“Selected Bibliography of Computer Programs in Chemical Education”, Warren T. Zemke, J. Chem. Educ., 52, 592 (1975).Google Scholar
  14. 10a.
    “Chemistry with a Computer.”, Paul A. Cauchon, Educomp, Hartford, Connecticut, 1976. This little book was published while the present manuscript was in preparation, and contains Paul’s complete program libraryGoogle Scholar
  15. 11.
    “CMI: A System for Developing Computer Managed Instructional Systems, Volume I.” Thomas A. Egan Computer Science Center West Chester State College West Chester, Pennsylvania 19380 USAGoogle Scholar
  16. 12.
    “Computer-Enriched Modules for Computer Illiterates and Paupers”, Harold Weinstock Department of Physics Illinois Institute of Technology Chicago, Illinois 60616 USAGoogle Scholar
  17. 13.
    “Chem TIPS: Individualized Instruction in Undergraduate Chemistry Courses” Bassam Z. Shakhashiri, J. Chem. Educ., 52, 588 (1975).Google Scholar
  18. 14.
    “On The Use of Item Banks” W. Van Willis Department of Chemistry California State University Fullerton Fullerton, California 92634 USA and Oliver Seely, Jr. California State College Dominquez Hills Carson, California 90747 USAGoogle Scholar
  19. Presented at the Third Biennial Conference on Chemical Education, July 30 — August 3, 1974, at Pennsylvania State University. This paper and other material describing the SOCRATES system are available from the authors.Google Scholar
  20. 15.
    See, for example, “General Chemistry Examination Questions” K.J. Johnson & L.M. Epstein Burgess Publishing Company Minneapolis, Minnesota USA 1975 Additional material relating to computer generated examinations and other topics in chemical education is available from the authors at the University of Pittsburgh, Pittsburgh, Pennsylvania 15260 USA.Google Scholar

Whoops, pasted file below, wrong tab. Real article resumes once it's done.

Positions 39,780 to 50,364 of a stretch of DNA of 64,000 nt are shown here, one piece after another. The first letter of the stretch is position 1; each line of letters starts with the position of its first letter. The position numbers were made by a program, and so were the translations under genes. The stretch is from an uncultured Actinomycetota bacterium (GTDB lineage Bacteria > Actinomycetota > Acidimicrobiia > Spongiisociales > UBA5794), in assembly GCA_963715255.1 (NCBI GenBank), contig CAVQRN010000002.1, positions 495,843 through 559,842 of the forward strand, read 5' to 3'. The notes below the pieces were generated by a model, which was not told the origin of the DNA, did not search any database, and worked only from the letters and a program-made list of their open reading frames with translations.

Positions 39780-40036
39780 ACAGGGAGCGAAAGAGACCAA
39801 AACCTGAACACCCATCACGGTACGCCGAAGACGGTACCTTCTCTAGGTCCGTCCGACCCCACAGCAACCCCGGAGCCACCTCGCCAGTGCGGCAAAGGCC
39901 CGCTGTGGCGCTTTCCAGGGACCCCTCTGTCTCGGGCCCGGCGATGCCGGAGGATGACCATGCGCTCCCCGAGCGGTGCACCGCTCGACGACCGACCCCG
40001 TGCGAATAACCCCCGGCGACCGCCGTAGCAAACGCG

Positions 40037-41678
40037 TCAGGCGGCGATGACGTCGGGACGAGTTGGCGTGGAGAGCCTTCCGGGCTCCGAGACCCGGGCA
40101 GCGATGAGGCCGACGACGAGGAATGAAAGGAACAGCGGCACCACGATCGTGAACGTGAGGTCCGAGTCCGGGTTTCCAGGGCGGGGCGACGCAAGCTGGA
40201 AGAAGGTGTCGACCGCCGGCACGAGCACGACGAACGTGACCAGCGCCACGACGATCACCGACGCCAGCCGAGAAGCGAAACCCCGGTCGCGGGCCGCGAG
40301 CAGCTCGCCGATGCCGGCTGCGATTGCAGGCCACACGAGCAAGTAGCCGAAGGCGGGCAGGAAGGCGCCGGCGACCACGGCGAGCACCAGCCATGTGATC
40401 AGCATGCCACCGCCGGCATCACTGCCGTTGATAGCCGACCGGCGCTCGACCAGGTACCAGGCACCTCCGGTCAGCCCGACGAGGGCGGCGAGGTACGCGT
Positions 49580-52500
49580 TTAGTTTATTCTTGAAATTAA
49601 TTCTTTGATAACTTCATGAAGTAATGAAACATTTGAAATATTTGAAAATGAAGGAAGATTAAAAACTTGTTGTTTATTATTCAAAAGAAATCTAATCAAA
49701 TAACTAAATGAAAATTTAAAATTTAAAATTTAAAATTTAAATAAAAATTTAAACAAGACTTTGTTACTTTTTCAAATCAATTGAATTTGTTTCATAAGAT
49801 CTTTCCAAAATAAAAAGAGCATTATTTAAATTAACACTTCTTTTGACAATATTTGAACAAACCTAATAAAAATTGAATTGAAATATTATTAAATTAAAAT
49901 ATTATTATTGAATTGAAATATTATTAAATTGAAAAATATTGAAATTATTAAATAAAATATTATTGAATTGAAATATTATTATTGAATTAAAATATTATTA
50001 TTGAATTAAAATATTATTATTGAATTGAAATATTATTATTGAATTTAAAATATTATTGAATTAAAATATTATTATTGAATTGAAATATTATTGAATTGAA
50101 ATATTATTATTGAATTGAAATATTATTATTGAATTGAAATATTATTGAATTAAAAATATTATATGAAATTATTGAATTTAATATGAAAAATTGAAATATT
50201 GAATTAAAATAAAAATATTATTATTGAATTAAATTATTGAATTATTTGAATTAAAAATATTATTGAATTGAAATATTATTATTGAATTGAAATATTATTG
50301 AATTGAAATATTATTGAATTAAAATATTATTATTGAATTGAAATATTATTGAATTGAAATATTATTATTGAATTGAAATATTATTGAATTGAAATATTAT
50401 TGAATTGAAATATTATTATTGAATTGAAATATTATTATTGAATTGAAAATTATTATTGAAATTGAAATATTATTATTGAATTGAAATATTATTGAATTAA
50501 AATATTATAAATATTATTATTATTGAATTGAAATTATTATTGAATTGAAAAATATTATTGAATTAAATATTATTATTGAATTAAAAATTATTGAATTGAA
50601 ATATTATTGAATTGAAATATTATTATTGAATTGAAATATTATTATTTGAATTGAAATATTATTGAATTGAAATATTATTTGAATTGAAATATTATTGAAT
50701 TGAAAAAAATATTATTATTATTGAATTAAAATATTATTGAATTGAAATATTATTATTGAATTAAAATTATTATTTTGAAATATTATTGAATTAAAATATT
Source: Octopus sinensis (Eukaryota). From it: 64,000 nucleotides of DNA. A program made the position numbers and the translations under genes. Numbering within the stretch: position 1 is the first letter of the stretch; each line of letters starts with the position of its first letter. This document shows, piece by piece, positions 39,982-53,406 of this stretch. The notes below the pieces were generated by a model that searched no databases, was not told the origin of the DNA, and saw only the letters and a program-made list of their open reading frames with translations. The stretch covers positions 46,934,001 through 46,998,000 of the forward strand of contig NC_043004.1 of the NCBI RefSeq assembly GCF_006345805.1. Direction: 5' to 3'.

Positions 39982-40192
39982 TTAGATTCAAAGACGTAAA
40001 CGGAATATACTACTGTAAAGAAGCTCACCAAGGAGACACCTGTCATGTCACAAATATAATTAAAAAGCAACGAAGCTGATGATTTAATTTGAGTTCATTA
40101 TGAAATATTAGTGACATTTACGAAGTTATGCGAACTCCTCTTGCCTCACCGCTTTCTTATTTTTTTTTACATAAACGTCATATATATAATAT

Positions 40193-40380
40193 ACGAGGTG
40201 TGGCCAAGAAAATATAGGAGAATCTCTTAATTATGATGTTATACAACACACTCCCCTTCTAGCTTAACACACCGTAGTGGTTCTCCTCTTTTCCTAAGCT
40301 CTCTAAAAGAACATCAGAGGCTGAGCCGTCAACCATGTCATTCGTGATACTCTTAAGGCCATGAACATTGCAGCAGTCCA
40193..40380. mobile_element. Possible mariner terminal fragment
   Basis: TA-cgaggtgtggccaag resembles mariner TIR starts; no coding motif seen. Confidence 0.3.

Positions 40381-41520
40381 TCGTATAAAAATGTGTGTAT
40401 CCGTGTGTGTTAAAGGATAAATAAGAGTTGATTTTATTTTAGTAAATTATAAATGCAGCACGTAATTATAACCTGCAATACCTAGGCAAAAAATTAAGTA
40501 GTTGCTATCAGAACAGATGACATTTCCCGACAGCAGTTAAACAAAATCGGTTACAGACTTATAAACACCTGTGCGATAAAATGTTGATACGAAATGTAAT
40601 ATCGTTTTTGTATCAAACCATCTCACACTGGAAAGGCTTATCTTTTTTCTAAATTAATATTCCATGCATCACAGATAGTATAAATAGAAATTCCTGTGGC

21. 16.
    “Introduction to Computer Programming for Chemists: BASIC version.” C.L. Wilkins, C.E. Kloptenstein, T. Isenhour & P. Jurs, Allyn and Bacon, 1974. One of several similar little books containing numerous simple, but instructive, programs for chemists with access to computation in the BASIC language. “BASIC in Chemistry: A Self Instructional Computing Course” Graham Beech, Sigma Technical Press, Albrighton, West Midlands, England, 1976, offers an alternative course with the same objectives.Google Scholar
  22. 17.
    “Digital Electronics and Laboratory Computer Experiments”. C.L. Wilkins, S.P. Perone, C.E. Kloptenstein, R.C. Williams & D.E. Jones, Plenum, 1975. For this discussion, we are particularly interested in the RTB operating systems.Google Scholar
  23. 18.
    Project Solo University of Pittsburgh Pittsburgh, Pennsylvania 15260 USAGoogle Scholar
  24. The project director is Thomas A. Dwyer; the project publishes periodic “Solo Works” newsletters, the most recent of which in my possession is number 33. Professor A. Dirkzwager, of the Phychologisch Research Laboratorium, Vrije Universiteit, Amsterdam, The Netherlands, has applied some similar techniques.Google Scholar

Copyright information

© Springer Science+Business Media New York 1977

Authors and Affiliations

  • George Brubaker
    • 1
  1. 1.Department of Chemistry IllinoisInstitute of TechnologyChicagoUSA